Parents of autistic children who did Fast ForWord told Merzenich that their children became more connected socially. He began asking, were the children simply being trained to be more attentive listeners? And he was fascinated by the fact that with Fast ForWord both the language symptoms and the autistic symptoms seemed to be fading together. Could this mean that the language and autistic problems were different expressions of a common problem? Two studies of autistic children confirmed what Merzenich had been hearing. One, a language study, showed that Fast ForWord quickly moved autistic children from severe language impairment to the normal range. But another pilot study of one hundred autistic children showed that Fast ForWord had a significant impact on their autistic symptoms as well. Their attention spans improved. Their sense of humor improved. They became more connected to people. They developed better eye contact, began greeting people and addressing them by name, spoke with them, and said good-bye at the end of their encounters. It seemed the children were beginning to experience the world as filled with other human minds.

What is remarkable about the cortex in the critical period is that it is so plastic that its structure can be changed just by exposing it to new stimuli. That sensitivity allows babies and very young children in the critical period of language development to pick up new sounds and words effortlessly, simply by hearing their parents speak; mere exposure causes their brain maps to wire in the changes. After the critical period older children and adults can, of course, learn languages, but they really have to work to pay attention. What if it were possible to reopen critical-period plasticity, so that adults could pick up languages the way children do, just by being exposed to them? Merzenich had already shown that plasticity extends into adulthood, and that with work—by paying close attention—we can rewire our brains. But now he was asking, could the critical period of effortless learning be extended?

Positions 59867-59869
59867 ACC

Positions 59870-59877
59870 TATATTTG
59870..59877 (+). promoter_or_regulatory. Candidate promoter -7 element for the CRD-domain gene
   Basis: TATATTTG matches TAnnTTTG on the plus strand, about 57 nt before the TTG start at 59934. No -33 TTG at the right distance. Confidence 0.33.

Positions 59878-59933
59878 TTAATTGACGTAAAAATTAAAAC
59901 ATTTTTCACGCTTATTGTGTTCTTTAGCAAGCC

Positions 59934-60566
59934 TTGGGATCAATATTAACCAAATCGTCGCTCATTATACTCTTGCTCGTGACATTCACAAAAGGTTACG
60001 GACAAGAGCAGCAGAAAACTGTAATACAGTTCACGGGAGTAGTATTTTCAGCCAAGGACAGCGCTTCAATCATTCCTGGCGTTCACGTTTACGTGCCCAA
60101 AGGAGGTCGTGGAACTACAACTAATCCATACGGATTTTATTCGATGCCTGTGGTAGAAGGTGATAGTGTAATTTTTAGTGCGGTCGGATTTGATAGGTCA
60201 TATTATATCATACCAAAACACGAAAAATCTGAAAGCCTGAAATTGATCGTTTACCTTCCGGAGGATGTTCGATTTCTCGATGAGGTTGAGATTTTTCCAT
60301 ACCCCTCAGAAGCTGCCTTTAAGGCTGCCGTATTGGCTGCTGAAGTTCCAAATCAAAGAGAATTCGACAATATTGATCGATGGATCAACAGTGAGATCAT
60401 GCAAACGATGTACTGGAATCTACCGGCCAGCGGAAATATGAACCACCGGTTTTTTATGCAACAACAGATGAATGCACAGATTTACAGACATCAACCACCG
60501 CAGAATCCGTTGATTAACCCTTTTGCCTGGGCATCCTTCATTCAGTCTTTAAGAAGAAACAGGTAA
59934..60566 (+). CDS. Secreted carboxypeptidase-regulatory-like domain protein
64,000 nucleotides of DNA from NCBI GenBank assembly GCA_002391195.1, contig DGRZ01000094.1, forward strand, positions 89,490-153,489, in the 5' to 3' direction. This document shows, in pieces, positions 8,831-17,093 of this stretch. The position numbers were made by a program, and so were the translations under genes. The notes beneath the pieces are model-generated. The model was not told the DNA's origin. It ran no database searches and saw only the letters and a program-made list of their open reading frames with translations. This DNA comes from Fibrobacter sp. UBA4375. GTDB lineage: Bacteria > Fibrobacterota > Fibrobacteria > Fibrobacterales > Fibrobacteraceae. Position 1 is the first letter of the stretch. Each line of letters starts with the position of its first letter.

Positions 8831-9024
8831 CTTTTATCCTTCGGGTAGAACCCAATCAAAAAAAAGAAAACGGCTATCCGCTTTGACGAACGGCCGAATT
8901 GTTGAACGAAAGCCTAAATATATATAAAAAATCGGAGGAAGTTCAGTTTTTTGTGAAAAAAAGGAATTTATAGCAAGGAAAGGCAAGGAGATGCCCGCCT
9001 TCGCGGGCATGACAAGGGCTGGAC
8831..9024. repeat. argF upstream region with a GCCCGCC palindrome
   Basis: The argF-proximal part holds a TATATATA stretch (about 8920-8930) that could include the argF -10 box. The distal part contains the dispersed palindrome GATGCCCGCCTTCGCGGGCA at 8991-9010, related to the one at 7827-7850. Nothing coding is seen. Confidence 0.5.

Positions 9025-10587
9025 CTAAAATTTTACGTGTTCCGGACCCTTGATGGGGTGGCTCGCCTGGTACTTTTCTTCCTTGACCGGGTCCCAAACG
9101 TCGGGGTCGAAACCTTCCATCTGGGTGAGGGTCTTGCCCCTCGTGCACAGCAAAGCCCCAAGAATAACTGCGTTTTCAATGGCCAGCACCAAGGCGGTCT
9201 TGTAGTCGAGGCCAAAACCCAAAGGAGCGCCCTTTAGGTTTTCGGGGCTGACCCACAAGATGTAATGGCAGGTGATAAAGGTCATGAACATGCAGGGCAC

Merzenich continues to challenge the view that we are stuck with the brain we have at birth. The Merzenich brain is structured by its constant collaboration with the world, and it is not only the parts of the brain most exposed to the world, such as our senses, that are shaped by experience. Plastic change, caused by our experience, travels deep into the brain and ultimately even into our genes, molding them as well—a topic to which we shall return ndoidge